This issue of the journal has three articles that explore the gap that often exists between the expectations held by policy makers and experts about the way the world works and the real world when it comes to issues of security. In particular, they highlight the need to be mindful of the tendency to see the world as we think it "should be" rather than admit the difficulties of knowing the world and the uncertainties in our knowledge of it.
Thirty years ago, at the October 1986 summit meeting in Reykjavik, the Soviet Union sought agreed limits on United States plans for a space-based ballistic missile defense or Strategic Defense Initiative (SDI, better known as "Star Wars") that had been launched in March 1983 by President Reagan. The United States rebuffed these Soviet offers, including significant cuts and limits on nuclear weapons, insisting on proceeding with work on Star Wars. In 1987, the Soviet Union set aside its objections about Star Wars and reached a nuclear arms control agreement with the United States, leading to suggestions, especially in the United States, that the U.S. commitment to a costly and high-technology Star Wars system that the Soviet Union presumably could not match helped force the Soviet Union back to the negotiating table and ultimately to end the Cold War.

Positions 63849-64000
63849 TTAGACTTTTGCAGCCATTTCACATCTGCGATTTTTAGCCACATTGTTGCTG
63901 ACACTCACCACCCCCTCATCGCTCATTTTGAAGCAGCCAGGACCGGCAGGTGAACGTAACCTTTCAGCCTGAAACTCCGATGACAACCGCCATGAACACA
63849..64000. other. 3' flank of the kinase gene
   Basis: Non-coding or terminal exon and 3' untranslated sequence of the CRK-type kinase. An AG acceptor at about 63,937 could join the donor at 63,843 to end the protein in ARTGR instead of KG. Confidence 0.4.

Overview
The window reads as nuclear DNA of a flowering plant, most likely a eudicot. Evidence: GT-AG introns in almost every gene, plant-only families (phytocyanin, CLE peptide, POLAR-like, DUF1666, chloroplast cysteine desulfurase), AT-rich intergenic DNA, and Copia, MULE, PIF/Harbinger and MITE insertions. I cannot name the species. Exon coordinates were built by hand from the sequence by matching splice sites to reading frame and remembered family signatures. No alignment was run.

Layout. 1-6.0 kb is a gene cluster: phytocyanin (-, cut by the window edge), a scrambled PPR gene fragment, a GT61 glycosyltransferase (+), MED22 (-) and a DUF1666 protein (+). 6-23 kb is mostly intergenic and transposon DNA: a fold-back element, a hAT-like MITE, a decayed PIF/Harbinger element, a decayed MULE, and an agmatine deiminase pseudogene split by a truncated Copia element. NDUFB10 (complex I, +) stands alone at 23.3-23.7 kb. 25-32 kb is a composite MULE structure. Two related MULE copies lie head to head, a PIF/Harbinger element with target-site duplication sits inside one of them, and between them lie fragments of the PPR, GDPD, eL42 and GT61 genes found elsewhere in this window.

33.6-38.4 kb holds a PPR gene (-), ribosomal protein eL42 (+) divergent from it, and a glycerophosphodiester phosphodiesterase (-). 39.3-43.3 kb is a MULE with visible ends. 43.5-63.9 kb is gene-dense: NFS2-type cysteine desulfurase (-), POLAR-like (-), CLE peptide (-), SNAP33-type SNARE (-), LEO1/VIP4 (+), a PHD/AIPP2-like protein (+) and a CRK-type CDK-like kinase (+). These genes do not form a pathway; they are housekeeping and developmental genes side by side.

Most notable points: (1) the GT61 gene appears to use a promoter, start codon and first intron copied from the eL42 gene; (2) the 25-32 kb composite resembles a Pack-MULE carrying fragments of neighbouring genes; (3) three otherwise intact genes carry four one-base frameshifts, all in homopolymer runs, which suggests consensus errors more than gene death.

In the article "Did Star Wars Help End the Cold War? Soviet Response to the SDI Program," (Free PDF) Pavel Podvig offers major new insights on this issue by drawing on the archives of Vitalii Kataev, a senior advisor to the Secretary for the Defense Industry of the Central Committee of the Communist Party. The article shows that rather than being intimidated by Star Wars, Soviet defense industry "was quite enthusiastic about the U.S. initiative, seizing the opportunity to advance its projects." Podvig details some of the key systems the Soviet Union repurposed or developed that could counter Star Wars, including the "Skif" space-based laser program and "Kontakt," an aircraft-borne anti-satellite interceptor. The Soviet Union also pursued the "D-20" and "SK-1000" missile defense programs and "Protivodeystviye" and "Kontseptsiya-R" programs for counter-measures against the U.S. system. Podvig concludes that "Soviet political leadership was unable to counter the pressure from its own defense industry that insisted on keeping up with the U.S. effort" and as such, "The only result that the SDI program was able to achieve in the context of confrontation was to embolden those in the Soviet Union who defined security in confrontational terms and benefited from continuing the arms race." By 1987, Podvig argues, the Soviet Union better understood the limits of the U.S. Star Wars systems and the potential capabilities of own programs, and "All this gave the Soviet military and political leadership the necessary confidence to pursue arms reductions with the United States."